Second is Best at Heinen’sanna
Vinnie Latessa, produce director at Heinen’s Grocery Store
Business: Local grocery chain with 23 store locations in Cleveland and Chicago
“EverCrisp® apples have the characteristics customers are looking for in a new apple: it’s a hard, crisp apple with sweet flavor. Customers love them,” says Vinnie Latessa, produce director at Heinen’s Grocery Store.
Being an Ohio-developed and grown apple, MAIA-1 apples – marketed as EverCrisp – complements Heinen’s strong local produce program. “We sell about a dozen locally-grown Ohio apple varieties and have good relationships with fruit growers,” says Vinnie. The retailer also sources EverCrisp apples from nearby Michigan.
Heinen’s starts the early season with local GingerGold and Paula Red apples, and ends with later varieties like Granny Smith and EverCrisp. In early November, Heinen’s Grocery Stores stocked EverCrisp at its 23 locations for its second year with the apple.
“EverCrisp is rivaling Honeycrisp sales. Even with a later start on the retail shelf, it’s a close second in our lineup of apples. We’re hoping to have it on the shelves until February 2018,” says Vinnie.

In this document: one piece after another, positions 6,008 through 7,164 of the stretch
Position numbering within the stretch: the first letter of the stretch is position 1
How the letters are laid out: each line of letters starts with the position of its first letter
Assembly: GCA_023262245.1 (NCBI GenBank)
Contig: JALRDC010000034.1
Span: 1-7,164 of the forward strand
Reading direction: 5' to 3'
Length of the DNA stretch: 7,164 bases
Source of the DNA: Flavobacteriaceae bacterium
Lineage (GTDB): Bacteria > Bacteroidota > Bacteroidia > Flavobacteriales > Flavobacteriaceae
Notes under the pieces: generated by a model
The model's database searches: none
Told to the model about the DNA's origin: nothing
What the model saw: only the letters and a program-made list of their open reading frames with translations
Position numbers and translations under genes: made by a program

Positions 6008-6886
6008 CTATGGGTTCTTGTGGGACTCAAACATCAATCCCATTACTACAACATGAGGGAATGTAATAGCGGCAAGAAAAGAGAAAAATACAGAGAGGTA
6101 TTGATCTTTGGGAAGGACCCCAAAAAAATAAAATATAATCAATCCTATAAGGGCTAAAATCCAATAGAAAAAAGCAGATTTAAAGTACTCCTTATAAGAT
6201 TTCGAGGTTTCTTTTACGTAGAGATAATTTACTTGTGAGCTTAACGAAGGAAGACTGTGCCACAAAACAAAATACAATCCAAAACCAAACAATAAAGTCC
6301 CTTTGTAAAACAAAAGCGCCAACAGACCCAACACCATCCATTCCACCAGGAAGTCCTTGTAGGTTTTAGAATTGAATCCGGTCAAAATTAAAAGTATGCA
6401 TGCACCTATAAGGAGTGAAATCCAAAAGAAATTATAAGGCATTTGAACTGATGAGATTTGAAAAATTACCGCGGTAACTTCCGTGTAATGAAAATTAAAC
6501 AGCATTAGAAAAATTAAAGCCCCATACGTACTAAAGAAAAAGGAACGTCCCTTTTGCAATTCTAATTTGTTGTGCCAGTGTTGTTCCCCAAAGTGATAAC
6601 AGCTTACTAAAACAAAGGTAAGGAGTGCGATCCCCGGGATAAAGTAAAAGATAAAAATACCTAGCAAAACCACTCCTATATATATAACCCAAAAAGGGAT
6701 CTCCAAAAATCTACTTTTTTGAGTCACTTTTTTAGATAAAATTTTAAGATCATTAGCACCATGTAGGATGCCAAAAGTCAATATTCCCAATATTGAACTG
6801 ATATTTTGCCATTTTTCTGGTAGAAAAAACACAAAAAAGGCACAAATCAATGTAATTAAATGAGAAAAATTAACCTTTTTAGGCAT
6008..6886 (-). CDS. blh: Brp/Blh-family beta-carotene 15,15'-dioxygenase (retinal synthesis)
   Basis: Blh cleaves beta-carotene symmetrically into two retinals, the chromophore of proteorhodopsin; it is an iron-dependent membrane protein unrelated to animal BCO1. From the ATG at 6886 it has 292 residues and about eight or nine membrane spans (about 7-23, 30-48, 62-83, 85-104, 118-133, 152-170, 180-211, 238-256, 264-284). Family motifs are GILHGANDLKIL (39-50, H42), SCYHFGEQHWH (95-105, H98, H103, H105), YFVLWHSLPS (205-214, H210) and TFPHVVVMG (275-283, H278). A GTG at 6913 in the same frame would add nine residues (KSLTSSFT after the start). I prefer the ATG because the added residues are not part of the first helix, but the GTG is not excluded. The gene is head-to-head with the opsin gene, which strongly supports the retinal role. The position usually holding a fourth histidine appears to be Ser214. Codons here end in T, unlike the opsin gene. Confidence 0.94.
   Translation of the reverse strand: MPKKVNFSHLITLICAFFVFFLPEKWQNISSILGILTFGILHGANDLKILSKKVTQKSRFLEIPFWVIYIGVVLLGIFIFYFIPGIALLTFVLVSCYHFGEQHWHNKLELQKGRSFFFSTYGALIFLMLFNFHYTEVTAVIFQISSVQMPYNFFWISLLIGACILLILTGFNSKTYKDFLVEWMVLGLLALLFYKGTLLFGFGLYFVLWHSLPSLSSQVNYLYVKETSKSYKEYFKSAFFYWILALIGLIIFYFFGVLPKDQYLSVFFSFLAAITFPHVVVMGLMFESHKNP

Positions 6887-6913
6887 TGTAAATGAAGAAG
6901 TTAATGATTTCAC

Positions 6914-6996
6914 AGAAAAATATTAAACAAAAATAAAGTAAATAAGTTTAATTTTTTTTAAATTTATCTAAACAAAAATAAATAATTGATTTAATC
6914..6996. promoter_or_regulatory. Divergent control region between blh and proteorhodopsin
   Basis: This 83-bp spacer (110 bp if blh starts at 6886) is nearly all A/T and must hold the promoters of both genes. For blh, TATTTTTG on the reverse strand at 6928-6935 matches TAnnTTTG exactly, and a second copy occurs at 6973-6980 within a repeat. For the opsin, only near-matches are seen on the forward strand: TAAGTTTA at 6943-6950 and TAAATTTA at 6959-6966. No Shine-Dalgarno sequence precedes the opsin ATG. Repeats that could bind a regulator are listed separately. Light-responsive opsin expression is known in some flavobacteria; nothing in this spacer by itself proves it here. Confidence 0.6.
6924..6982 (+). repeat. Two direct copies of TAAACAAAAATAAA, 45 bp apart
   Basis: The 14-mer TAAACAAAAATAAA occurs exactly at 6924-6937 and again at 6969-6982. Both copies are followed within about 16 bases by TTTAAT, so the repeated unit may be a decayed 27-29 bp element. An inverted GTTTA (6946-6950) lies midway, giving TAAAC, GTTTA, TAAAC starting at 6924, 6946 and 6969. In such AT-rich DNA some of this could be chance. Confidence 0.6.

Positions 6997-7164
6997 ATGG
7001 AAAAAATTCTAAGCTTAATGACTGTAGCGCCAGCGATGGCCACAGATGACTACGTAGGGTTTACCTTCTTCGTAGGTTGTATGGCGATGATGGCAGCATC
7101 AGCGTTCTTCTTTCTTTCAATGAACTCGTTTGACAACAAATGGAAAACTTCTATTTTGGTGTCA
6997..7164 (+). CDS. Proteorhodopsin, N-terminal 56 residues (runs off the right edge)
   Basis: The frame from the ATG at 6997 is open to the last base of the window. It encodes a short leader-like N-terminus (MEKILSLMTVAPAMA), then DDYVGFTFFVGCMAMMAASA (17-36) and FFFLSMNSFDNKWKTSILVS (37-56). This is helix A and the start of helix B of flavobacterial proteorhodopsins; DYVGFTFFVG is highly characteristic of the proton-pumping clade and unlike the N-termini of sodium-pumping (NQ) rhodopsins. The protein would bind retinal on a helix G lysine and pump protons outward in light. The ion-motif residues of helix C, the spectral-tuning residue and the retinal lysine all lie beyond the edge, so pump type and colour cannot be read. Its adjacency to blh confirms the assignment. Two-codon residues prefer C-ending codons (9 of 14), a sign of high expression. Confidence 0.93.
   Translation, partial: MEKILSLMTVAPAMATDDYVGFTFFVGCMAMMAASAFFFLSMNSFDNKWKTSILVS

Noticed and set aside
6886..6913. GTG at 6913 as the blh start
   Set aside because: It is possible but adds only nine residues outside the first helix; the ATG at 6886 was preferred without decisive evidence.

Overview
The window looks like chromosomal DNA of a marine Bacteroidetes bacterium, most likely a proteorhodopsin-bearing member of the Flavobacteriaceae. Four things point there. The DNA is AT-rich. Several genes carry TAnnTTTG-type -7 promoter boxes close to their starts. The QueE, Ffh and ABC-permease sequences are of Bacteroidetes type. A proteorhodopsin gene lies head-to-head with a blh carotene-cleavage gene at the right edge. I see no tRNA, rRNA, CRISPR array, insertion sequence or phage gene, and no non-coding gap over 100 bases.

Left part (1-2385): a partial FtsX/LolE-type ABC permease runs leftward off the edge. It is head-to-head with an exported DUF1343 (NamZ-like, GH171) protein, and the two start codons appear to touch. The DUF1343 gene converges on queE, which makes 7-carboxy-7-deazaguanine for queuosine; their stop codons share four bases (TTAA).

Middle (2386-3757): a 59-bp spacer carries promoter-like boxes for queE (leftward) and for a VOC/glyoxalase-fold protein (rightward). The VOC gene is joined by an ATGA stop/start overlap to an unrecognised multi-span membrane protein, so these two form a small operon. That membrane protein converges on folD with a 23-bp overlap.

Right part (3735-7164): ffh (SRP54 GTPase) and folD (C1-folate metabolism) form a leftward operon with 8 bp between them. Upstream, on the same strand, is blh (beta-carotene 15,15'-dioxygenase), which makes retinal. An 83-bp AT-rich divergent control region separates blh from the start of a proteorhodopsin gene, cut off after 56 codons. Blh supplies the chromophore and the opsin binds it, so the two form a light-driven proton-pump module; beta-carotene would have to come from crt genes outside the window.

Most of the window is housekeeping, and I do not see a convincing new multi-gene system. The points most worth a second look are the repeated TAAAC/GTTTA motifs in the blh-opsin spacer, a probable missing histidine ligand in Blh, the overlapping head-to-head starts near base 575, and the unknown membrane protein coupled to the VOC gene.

While EverCrisp is still a new name in the produce aisle, Heinen’s has invested in media and promotion of EverCrisp apples to customers this year, including an influencer campaign featuring Cleveland-area bloggers, to help increase awareness of the apple. He adds, “Store associates are knowledgeable about the apple and are on the floor constantly encouraging customers to sample it.”
“EverCrisp is a great value for customers. While a premium apple (approx. $2.49/lb), they still retail for less than the Honeycrisp,” shares Vinnie. “It’s a hardy and durable apple that is great for handling and storage on the retail side, and it’s quickly becoming a customer favorite.”
Apple industry outlook: Everyone is looking for the next big thing. EverCrisp is truly a great apple that has all the right characteristics to be successful at retail.
Future of EverCrisp apples: We’ll be looking at our apple program for next year. We don’t need as many of the Western-grown apples to compound what we’re doing with the great apples, like EverCrisp, grown locally.